There is no weather in the phantom realm. Just a gust of wind of every time a new ghost transports to our world, leaving behind their first home.
The banshee-like howl of the wind woke me today. It tore through my bedroom window like a hurricane, sharp and ferocious. They say sleep isn’t necessary for us anymore, but I still like to keep my schedule intact. What else is there to do for the hours between my work shifts, other than stare out my window into an abyss of glowing white fog.
I hover out of bed in the same clothes I wore the day of the crash. I smooth my hair—not that it looks any better than it did the moment my windshield shattered. Then I gaze upon my mirror to an empty reflection, wondering why we have mirrors here. Like most of my questions about this place, this one will remain unanswered. But I conclude it is probably for the same reason we have beds and fridges and a Starbucks on every corner; some things are needed for sanity, even in death.
I open my front door, even though it’s not required, and float outside while I wait for the phantom train to arrive. It pulls up instantly, expecting my appearance, and I hop on just as fast. The train zips ahead at light speed, floating through the walls of homes and buildings like a bullet, so that you cannot see the folks inside and jeopardize one’s relationships with the ghoul next door.
In seconds we’ve come to a stop, and I am ejected in front of one of millions of towers which sits in the indefinite space ofthe phantom realm. This one is specifically for anyone whose name was Willow and was born in ‘98 in North America.
At first I thought it was awfully confusing, with everyone being the same age and having the same name, but we make it work. We don’t go by our old names here. We go by our death. And as I died in a car crash off the San Francisco bridge in 2021, my friends have taken to calling me Fran Crash ‘21, or Fran for short.
Secondly, everyone in this office was born the same year, but not everyone dies at the same age. So, while we’re all 98’ babies, some of us have been dead since ‘08 and others just showed up yesterday. This does mean that my boss looks like a ten-year-old girl with pigtails and a pink checkered dress, despite having the emotional capacity of someone my age; or perhaps older as this place grows tedious after a while.
Dallas Pneumonia ‘08 is her name, and she’s the youngest one here. Anyone below the age of ten who die aren’t sent here. They get a free pass on to whatever afterlife they believe in. But if you’ve reached those double digits, you must do your time in this realm first, working to keep the balance between the spirit and human realm until retirement.
“You’ve reached 1-800-Spiritul Specialists, please hold.” Dallas drops the phone. “You’re late,” she snaps, as I enter her office. I had wafted up the building like smoke from a chimney, not even pausing to grab a handful of candy corn from the front desk. “And on the busiest day of the year.”
“I’m sorry, miss,” I say sheepishly. I study her pale cheeks and her flushed forehead. She’s lucky to have died in a subtle way: my neighbor Mrs. Florida Cleaver must float around with a grotesque split head everyday.
“I’ll deal with the call just his once. Get me my coffee, intern,” she says, waving me off with a flick of her wrist. I nod and slip off through the floorboards to the café. The room is large and full of bustling interns like me, mostly 23-year-old’swho just got here and are still unsure of what to do. There is no line, just an endless table or piping hot pumpkin spice lattes, sizzling to the touch. The whole room smells like cinnamon and looks like a Halloween parade with the selection of horrific slashes and scars and bloodstained dresses.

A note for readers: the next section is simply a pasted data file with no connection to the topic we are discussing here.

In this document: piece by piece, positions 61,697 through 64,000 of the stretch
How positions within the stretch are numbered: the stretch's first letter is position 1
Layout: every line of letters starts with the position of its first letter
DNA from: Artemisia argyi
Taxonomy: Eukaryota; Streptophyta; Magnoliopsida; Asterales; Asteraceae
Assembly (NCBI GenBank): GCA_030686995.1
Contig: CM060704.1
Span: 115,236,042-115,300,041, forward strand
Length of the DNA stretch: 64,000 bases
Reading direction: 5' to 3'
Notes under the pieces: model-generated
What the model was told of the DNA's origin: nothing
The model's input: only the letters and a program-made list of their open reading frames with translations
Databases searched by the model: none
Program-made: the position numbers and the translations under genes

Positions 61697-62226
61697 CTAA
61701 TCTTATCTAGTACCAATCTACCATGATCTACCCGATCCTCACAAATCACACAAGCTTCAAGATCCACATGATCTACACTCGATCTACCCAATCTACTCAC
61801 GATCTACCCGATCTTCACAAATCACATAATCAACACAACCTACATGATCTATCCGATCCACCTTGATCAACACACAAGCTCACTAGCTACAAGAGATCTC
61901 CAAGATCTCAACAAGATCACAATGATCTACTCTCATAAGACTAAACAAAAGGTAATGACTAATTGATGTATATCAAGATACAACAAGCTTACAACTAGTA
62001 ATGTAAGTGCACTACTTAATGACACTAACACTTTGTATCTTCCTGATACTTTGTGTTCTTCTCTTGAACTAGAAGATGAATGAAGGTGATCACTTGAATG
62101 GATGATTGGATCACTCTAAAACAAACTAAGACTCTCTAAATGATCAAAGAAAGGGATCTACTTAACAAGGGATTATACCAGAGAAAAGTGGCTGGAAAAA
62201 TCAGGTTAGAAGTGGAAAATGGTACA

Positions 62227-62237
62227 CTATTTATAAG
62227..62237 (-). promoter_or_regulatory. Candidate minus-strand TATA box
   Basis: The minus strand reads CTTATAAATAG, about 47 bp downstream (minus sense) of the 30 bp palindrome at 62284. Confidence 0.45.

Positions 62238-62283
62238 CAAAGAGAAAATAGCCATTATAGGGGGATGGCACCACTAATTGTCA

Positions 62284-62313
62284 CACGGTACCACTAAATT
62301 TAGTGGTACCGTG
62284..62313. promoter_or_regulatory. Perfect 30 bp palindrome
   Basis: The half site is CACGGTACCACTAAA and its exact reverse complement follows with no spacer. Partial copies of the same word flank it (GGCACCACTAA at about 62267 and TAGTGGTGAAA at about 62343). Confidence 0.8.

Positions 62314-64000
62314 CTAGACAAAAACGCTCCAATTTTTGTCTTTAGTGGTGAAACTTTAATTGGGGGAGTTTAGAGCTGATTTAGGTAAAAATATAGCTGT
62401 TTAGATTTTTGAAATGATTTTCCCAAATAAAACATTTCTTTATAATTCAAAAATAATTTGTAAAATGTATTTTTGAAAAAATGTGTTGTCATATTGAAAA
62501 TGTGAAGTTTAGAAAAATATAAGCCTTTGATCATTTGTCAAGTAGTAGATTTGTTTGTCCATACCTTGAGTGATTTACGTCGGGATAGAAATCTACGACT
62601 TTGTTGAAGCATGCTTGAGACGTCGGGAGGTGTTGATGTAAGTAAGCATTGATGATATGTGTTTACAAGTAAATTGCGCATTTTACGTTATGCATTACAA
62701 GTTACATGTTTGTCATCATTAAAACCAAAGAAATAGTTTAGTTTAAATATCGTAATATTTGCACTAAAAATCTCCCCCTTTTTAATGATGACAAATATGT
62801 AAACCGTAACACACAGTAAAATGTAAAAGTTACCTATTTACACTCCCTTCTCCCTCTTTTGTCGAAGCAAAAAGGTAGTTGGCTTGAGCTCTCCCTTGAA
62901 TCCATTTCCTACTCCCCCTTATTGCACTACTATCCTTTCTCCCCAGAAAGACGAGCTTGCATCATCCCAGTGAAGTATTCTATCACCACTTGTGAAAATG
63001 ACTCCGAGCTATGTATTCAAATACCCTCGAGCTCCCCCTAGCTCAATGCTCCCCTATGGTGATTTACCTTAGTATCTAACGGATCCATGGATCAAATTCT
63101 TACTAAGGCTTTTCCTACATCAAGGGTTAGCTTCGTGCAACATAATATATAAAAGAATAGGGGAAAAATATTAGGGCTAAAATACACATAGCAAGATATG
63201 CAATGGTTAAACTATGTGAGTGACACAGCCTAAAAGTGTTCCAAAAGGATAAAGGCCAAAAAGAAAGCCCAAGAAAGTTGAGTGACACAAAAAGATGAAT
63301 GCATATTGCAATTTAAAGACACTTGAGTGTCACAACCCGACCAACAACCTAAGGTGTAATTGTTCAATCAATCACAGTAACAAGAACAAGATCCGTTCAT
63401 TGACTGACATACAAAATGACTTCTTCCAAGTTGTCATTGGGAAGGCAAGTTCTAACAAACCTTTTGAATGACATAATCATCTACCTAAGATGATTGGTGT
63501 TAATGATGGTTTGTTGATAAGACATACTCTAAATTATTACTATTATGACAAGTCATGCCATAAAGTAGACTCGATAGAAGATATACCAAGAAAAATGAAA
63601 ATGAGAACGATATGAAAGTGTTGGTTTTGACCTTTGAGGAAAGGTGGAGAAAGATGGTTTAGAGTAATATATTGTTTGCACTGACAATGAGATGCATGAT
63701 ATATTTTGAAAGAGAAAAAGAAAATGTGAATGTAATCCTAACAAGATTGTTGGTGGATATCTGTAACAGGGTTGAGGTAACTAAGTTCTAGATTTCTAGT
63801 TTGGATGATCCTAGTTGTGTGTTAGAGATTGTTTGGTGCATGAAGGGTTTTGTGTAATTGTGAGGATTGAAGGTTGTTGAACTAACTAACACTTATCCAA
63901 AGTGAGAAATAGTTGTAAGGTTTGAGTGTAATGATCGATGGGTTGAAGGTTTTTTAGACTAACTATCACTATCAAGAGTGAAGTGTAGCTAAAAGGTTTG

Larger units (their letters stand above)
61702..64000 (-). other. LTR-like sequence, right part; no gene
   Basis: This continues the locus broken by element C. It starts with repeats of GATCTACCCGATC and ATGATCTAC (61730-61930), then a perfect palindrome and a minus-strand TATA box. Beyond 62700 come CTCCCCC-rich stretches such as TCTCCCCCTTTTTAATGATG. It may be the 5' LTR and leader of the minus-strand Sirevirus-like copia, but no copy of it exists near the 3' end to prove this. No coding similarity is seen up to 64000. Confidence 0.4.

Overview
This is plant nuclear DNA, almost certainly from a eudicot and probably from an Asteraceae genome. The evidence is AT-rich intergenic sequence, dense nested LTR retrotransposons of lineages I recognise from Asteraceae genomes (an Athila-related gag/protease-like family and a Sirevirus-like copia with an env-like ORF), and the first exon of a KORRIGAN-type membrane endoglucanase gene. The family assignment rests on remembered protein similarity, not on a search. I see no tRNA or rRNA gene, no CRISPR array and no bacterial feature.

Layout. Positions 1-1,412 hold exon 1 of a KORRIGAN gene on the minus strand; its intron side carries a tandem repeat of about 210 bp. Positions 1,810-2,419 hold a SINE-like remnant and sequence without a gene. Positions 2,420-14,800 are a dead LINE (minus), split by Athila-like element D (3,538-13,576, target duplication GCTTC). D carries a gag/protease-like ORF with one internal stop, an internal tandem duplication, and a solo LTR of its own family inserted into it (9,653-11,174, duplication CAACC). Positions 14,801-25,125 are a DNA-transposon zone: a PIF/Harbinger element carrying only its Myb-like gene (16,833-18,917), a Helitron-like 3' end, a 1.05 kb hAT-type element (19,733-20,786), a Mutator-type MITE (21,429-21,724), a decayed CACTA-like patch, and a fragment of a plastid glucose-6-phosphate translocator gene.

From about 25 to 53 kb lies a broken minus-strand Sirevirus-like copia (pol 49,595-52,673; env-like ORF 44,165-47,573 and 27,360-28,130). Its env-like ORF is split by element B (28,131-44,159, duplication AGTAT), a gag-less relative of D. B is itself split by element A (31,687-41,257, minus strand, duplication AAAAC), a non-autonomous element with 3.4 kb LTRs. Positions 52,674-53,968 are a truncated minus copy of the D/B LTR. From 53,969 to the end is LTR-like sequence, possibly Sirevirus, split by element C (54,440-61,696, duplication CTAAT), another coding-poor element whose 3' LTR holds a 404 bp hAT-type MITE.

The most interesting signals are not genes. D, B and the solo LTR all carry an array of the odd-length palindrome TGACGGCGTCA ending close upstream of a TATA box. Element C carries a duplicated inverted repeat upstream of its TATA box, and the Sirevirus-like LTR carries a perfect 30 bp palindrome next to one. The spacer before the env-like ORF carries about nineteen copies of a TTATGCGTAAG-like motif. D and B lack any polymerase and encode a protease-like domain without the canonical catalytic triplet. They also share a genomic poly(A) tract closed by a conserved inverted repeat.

I snatch up one of the cups and watch as another pops up in its place. I would be amazed if I didn’t know it was all an illusion. There is no pumpkin spiced latte as there is no physical entity to drink it; just a bossy spirit in need of feeling sane again. All of us interns are on the same pointless mission. Retrieve the coffee to feel useful, bring it back, watch our bosses drink it even though they are consuming nothing but a memory, convincing themselves they can taste the sweet beverage. It’s the same way I convince myself that I am sleeping every night when I shut my eyes and lay there, floating, for what I can only imagine, or hope are hours.
But little routines are what make us human, and that is what everyone wishes to be. But I don’t need that. All I need is a promotion. It is my single greatest desire to be able to cross realms and haunt the human world. It is a ghost’s true purpose, and my only form of motivation.
Dallas has refused on many occasions. I thought I did great work my first month: it was Christmas, and many were summoning their dead relatives. I helped connect the ones who wanted to visit, and I moved the Ouija board pieces for the ones who had not been loved in their time alive. Then came valentines and many summoned lost loves and I used my spirit force to knock over a lamp or blown open a door at the request of “giving them a sign” that their lover was somewhere missing them. By summertime the kids were all out of school, looking for things to do. I had excelled at making the floorboards squeak at night and having flashlights flicker. No matter how many people I scared, or how many spirits I connected, Dallas refused to promote me. But tonight, was Halloween, the busiest night of the year. As I hand Dallas her coffee I smile into her large brown eyes, determined to never have to hand her another PSL after today.